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The OAH Distinguished Lectureship Program


Thomas J. Sugrue

Thomas J. SugrueThomas J. Sugrue is a professor of history and social and cultural analysis at New York University, where he joined the faculty in 2015 after 24 years at the University of Pennsylvania. A specialist in twentieth-century American politics, urban history, civil rights, and race, Sugrue is a fellow of the American Academy of Arts and Sciences and a past president of the Urban History Association and the Social Science History Association. His most recent publications include These United States: The Making of a Nation, 1890 to the Present, with Glenda Gilmore (2015); Not Even Past: Barack Obama and the Burden of Race (2012); Sweet Land of Liberty: The Forgotten Struggle for Civil Rights in the North (2008); and The New Suburban History (2006) with Kevin Kruse. His first book, The Origins of the Urban Crisis (1996), won numerous awards and was recently selected and reissued by publisher Princeton University Press as one of its "100 Most Influential Books" of the past one hundred years.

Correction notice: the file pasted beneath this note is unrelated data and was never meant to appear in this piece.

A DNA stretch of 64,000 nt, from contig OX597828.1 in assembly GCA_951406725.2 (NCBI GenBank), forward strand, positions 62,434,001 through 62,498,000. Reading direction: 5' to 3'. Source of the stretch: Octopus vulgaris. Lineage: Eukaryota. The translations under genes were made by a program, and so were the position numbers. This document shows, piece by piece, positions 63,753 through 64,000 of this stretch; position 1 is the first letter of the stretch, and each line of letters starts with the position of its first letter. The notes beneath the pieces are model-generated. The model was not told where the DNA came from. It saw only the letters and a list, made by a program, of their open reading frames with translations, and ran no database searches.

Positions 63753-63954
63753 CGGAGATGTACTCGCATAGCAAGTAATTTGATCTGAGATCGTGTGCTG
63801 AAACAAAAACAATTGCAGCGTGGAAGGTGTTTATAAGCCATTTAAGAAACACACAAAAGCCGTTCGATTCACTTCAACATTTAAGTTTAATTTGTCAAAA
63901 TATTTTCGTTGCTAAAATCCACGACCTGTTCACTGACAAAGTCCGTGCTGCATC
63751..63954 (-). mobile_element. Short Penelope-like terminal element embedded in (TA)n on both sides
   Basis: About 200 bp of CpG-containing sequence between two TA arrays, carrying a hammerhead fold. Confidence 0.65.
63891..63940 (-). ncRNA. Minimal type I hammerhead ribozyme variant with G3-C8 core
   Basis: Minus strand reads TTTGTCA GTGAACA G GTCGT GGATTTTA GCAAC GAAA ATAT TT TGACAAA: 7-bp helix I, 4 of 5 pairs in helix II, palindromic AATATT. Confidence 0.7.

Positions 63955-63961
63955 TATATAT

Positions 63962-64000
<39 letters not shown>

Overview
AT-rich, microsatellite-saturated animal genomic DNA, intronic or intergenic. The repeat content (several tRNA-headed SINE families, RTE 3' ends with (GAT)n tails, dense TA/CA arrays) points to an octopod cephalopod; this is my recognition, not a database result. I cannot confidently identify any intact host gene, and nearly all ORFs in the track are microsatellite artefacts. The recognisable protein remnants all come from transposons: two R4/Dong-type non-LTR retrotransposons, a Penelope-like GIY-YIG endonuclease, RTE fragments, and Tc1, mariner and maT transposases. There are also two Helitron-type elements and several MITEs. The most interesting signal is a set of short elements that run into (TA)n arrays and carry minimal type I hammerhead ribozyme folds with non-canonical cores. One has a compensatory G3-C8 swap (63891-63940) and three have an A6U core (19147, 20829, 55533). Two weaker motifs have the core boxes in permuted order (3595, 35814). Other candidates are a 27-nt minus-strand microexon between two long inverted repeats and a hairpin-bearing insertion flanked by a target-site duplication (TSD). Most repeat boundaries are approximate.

In addition to numerous scholarly articles, his essays and reviews have appeared in the New York Times, London Review of Books, the Nation, Wall Street Journal, the Atlantic, Washington Monthly, Dissent, Boston Globe, Washington Post, Chicago Tribune, Detroit Free Press, the Hollywood Reporter, and Philadelphia Inquirer.

Sugrue is currently engaged in a research project on race, ethnicity, and citizenship in France and the United States. His long-term research project is a history of the rise and travails of the modern American real estate industry from the late nineteenth century to the current economic crisis.

Click here for more information about Thomas J. Sugrue.

Twitter: @TomSugrue.

Lectures

Audio

Detroit Rising?: Crisis, Bankruptcy, and the Future of the City

This OAH Distinguished Lecture was presented as a keynote address during the 2016 conference of the American Association for State and Local History and the Michigan Museum Association, held in Detroit in September 2016. (Lecture starts at 19:09.)


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